GCRA ALGORITHM PDF
2. Overview. ❑ Leaky bucket. ❑ Generic Cell Rate Algorithm. ❑ GCRA Implementations: ❍ Virtual Scheduling Algorithm. ❍ Leaky bucket algorithm. ❑ Examples. The leaky bucket algorithm has two variations, meter and queue. The meter one is more relevant here, so let’s focus on it. The idea is that a. It can shape multiple incoming variable bit rate (VBR) cell streams simultaneously to be strictly conforming according to the GCRA algorithm when the cells.
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The meter one is more relevant here, so let’s focus on it.
Generic Cell Rate Algorithm
The idea is that a bucket is assigned a drip rate either uniform across buckets, or based on some tier. A gdra that comes in has some “volume” associated with it.
It can either fit into the bucket or not. If it does not, it is discarded.
Oh no, there’s been an error
If it fits, it is passed through for processing at least in the meter version. Who is in charge of dripping the bucket?
The blog you mentioned claims that this is usually algorothm by a background process, that circulates around the buckets and drips them. It mentions the downside that if the rate at which it can process the buckets is low with the extreme case of its going offlinea job might be discarded not because there is not enough empty volume belonging to the bucket, but because the dripping process just didn’t update it.
This is basically your point 1; I don’t see the issue with your point 2 although you might have read a description of one of the zillions of versions of leaky bucket that is constrained to uniform volumes, but nothing inherent about the algorithm requires this.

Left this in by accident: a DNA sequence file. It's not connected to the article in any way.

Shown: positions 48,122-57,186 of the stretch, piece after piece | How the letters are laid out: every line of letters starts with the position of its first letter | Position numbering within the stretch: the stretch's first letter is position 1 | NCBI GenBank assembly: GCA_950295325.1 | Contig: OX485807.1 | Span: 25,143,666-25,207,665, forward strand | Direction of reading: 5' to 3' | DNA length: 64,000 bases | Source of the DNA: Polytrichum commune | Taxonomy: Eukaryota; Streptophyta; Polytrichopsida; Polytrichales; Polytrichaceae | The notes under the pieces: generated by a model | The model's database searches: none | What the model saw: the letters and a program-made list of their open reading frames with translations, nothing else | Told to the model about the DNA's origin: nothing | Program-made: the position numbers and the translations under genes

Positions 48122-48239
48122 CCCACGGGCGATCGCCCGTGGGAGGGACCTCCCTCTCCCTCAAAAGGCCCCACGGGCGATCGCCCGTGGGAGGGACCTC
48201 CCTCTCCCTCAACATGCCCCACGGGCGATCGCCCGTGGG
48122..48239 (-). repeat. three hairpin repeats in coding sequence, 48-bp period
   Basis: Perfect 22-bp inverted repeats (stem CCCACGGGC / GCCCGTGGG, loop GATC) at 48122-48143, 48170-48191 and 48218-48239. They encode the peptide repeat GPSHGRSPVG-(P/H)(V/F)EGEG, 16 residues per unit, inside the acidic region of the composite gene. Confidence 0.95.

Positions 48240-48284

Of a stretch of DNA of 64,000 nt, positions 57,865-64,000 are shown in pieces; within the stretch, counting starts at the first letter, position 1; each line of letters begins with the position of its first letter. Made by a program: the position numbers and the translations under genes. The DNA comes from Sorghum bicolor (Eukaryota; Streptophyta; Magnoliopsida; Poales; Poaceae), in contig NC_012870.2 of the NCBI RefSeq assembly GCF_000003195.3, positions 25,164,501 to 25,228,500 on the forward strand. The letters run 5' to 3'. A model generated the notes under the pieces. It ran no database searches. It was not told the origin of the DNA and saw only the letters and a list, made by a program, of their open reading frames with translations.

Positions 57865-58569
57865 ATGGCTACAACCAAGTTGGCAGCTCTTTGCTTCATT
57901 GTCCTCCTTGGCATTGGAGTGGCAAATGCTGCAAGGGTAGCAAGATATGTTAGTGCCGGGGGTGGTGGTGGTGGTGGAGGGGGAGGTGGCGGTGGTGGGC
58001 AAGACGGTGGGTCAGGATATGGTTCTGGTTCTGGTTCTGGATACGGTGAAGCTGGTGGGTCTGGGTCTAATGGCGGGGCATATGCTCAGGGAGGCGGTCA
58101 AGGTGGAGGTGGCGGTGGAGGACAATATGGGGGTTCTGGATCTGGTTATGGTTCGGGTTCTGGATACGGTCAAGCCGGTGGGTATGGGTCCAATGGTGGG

That’s where GCRA comes in. If you think about it, a separate dripping process is not really necessary.
If you track, per a bucket, the current state and a job comes in, you can calculate the next time there will be enough empty volume for alogrithm given future job size.
So, when a job arrives, it just checks if it came before or after this time. If it came before, it is discarded. If it came after, it is let through, and the times-until-next-jobs are updated.
Generic cell rate algorithm – Wikiwand
Since with GCRA you don’t rely on a separate process for dripping, you won’t run into a problem where it died or just couldn’t keep up. Tcra leads to algorifhm next point: If you run separate-process with very high frequency, then, as long as the dripping process keeps up, things are fine. Hcra high frequency, though, there’s a chance the dripping process won’t keep up.
Note that there are no free lunches, though. Whatever processing power you have, someone needs to check for empty volume, and update drips. For some settings and implementations, it’s easy to imagine where a separate dripping process assuming someone engineered the system well, and it doesn’t go offlinegives a system with overall lower latency, higher throughput, or both. Other settings and implementations might have the opposite.
Generic cell rate algorithm – Wikipedia
Virtual Schedulling” As per my understanding Leaky Bucket has the following limitations: Variable length packet in network domain I have gone through this blog which implements “Generic Cell Rate Algorithm: Can some explain me the following: In my use case if I set the clock tick to low may be check in every nanoseconds shouldn’t the problem with Leaky Bucket be mitigated?
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